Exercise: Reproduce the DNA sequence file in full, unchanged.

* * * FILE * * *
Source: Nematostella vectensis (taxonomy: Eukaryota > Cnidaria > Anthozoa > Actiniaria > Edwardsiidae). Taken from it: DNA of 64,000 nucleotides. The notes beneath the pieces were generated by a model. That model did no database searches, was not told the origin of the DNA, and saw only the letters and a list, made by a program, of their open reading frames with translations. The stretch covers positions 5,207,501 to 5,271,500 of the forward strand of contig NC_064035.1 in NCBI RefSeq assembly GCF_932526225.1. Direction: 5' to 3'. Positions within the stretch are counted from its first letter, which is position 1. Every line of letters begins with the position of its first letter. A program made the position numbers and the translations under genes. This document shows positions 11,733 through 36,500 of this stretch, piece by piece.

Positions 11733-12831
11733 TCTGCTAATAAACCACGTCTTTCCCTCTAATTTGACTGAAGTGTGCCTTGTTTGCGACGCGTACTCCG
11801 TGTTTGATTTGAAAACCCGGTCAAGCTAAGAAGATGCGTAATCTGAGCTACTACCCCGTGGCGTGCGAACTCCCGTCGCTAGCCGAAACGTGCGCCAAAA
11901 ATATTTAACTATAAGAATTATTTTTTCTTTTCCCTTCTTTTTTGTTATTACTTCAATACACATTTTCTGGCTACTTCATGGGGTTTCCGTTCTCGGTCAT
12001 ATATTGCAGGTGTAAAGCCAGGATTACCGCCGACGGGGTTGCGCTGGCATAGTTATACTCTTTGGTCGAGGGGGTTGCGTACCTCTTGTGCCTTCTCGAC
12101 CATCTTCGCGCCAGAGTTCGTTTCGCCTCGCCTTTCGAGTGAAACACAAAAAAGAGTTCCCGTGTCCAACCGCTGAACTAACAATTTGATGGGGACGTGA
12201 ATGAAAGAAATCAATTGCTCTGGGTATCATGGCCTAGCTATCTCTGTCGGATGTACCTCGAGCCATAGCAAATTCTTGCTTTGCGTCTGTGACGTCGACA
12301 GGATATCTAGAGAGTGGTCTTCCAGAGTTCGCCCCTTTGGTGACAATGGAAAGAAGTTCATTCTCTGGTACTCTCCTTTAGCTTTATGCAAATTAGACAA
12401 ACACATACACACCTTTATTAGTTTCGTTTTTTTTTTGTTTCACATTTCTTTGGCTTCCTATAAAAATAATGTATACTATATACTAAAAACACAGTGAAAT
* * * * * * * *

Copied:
Source: Nematostella vectensis (taxonomy: Eukaryota > Cnidaria > Anthozoa > Actiniaria > Edwardsiidae). Taken from it: DNA of 64,000 nucleotides. The notes beneath the pieces were generated by a model. That model did no database searches, was not told the origin of the DNA, and saw only the letters and a list, made by a program, of their open reading frames with translations. The stretch covers positions 5,207,501 to 5,271,500 of the forward strand of contig NC_064035.1 in NCBI RefSeq assembly GCF_932526225.1. Direction: 5' to 3'. Positions within the stretch are counted from its first letter, which is position 1. Every line of letters begins with the position of its first letter. A program made the position numbers and the translations under genes. This document shows positions 11,733 through 36,500 of this stretch, piece by piece.

Positions 11733-12831
11733 TCTGCTAATAAACCACGTCTTTCCCTCTAATTTGACTGAAGTGTGCCTTGTTTGCGACGCGTACTCCG
11801 TGTTTGATTTGAAAACCCGGTCAAGCTAAGAAGATGCGTAATCTGAGCTACTACCCCGTGGCGTGCGAACTCCCGTCGCTAGCCGAAACGTGCGCCAAAA
11901 ATATTTAACTATAAGAATTATTTTTTCTTTTCCCTTCTTTTTTGTTATTACTTCAATACACATTTTCTGGCTACTTCATGGGGTTTCCGTTCTCGGTCAT
12001 ATATTGCAGGTGTAAAGCCAGGATTACCGCCGACGGGGTTGCGCTGGCATAGTTATACTCTTTGGTCGAGGGGGTTGCGTACCTCTTGTGCCTTCTCGAC
12101 CATCTTCGCGCCAGAGTTCGTTTCGCCTCGCCTTTCGAGTGAAACACAAAAAAGAGTTCCCGTGTCCAACCGCTGAACTAACAATTTGATGGGGACGTGA
12201 ATGAAAGAAATCAATTGCTCTGGGTATCATGGCCTAGCTATCTCTGTCGGATGTACCTCGAGCCATAGCAAATTCTTGCTTTGCGTCTGTGACGTCGACA
12301 GGATATCTAGAGAGTGGTCTTCCAGAGTTCGCCCCTTTGGTGACAATGGAAAGAAGTTCATTCTCTGGTACTCTCCTTTAGCTTTATGCAAATTAGACAA
12401 ACACATACACACCTTTATTAGTTTCGTTTTTTTTTTGTTTCACATTTCTTTGGCTTCCTATAAAAATAATGTATACTATATACTAAAAACACAGTGAAAT